Laurie Foster | Wise words from a superstar
With the launch of the Digicel Grand Prix series, comes some crucial advice to athletes of the future from sprinting heroine and many-time global champion Shelly-Ann Fraser-Pryce. Fraser-Pryce has been to the mountain top in her craft and has benefited immensely from the lessons learnt along the way. She has chosen the platform of being the brand ambassador for the event to give of her experience in a meaningful way.
The ‘Pocket Rocket’ did not enjoy the smoothest passage to where she eventually reached. As mentioned in an article elsewhere, she came from 11.74 seconds at Girls’ Champs in 2006 to 10.78 to take 100 metres gold at the 2008 Beijing Olympics. That is no mean feat. After taking the third spot at the Trials and made to endure the suggestion that the 21-year-old’s space should be given to a more experienced athlete, it could not have been an easy task to navigate those waters.
To the unbelievers, it seemed a good ask, that in fourth spot, waiting to step up was the world champion from the previous year, none other than the crowd favourite, Veronica Campbell-Brown.
The fact that Fraser-Pryce went on to take the top prize in Beijing and also at the Berlin Worlds the year after, is a lasting tribute to those who stood by her at the time, not the least of whom were her handlers.
In her pre-event message to the young stars-in-the- making, Fraser-Pryce is cited as pleading with them to “have patience and not stress yourselves.”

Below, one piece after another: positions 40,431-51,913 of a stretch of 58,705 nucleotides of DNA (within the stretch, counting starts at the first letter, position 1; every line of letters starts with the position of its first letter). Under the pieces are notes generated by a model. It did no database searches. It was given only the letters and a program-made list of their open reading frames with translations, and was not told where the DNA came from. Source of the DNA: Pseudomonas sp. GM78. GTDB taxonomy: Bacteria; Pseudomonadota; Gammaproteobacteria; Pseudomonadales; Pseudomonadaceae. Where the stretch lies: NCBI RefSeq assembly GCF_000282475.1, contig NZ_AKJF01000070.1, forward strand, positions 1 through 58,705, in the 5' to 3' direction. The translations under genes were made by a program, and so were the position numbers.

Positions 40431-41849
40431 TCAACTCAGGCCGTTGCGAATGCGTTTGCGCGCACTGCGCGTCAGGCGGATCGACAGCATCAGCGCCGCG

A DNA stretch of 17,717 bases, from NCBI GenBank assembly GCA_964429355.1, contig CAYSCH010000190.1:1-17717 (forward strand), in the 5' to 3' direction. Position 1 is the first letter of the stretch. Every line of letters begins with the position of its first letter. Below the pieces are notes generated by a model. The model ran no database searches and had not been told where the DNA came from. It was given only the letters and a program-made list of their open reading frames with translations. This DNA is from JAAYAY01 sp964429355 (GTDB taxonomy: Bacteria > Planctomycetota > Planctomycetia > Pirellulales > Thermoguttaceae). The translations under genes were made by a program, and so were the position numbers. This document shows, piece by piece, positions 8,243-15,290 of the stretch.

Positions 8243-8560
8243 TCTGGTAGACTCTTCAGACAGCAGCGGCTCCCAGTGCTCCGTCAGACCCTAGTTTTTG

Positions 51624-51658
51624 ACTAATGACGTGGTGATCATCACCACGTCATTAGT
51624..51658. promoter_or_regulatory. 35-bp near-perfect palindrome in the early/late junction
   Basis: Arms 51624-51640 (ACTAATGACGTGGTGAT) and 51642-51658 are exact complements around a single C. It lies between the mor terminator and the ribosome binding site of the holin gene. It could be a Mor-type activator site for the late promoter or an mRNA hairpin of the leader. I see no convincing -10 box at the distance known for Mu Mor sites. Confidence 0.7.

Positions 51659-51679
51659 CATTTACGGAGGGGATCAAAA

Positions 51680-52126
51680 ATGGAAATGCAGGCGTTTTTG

This, as she explains that with the advances in the sport and the more incentives and opportunities, that did not exist in her time, “I find that more athletes are now pressuring themselves”.
She went on to say, “the more you pressure yourself as an athlete the harder for you to make that transition”.
These are potent words coming from the highly acclaimed athlete. The urge from Foster’s Fairplay is that “those who have ears to hear, let them hear.”
This superstar athlete knows clearly of what she speaks, having done it all before and is now moving into the final years of her illustrious career.
Against the backdrop of these bits of advice from Fraser-Pryce, is the absolute fact that there are those within the sport who carry considerable influence.
It is not the intention to sideline the many among them who mean well, although they are not professionals or have the requisite training. Young athletes should be tutored to identify the ones whose advice is worth taking. It will be to their everlasting credit if they are so able.
There are so many bridges to cross, with the setbacks awaiting if the wrong move is made or a faulty decision taken.Foster’s Fairplay suggests that the words of Fraser-Pryce be taken very seriously.
Jamaica needs all its athletes to excel, but that will only become a reality when they have the proper persons around them.
There is a role here for the governing body. It should take on the responsibility of supporting the young athletes through seminars and lectures which feature the Shelly-Ann Fraser-Pryces of the sport. Her well-reasoned words are timely and should be appreciated.
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